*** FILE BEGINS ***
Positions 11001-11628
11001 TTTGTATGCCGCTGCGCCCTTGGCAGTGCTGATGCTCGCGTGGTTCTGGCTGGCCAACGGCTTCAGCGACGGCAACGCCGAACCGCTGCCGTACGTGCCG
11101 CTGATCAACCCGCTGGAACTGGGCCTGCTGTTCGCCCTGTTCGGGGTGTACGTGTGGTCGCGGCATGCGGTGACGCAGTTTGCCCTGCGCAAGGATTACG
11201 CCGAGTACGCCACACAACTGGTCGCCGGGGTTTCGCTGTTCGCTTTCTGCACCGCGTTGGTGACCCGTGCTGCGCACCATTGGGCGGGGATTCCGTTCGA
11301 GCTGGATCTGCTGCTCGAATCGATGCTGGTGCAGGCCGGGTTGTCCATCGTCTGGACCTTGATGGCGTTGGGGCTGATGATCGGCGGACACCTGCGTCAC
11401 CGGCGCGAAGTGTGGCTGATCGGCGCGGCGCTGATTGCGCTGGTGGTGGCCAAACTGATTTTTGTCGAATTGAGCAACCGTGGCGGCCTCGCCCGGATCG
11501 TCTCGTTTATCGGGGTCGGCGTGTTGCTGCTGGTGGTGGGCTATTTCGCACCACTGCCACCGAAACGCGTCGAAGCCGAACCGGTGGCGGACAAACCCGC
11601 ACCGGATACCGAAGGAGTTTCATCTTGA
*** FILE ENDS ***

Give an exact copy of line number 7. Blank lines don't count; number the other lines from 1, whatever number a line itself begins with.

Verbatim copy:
11501 TCTCGTTTATCGGGGTCGGCGTGTTGCTGCTGGTGGTGGGCTATTTCGCACCACTGCCACCGAAACGCGTCGAAGCCGAACCGGTGGCGGACAAACCCGC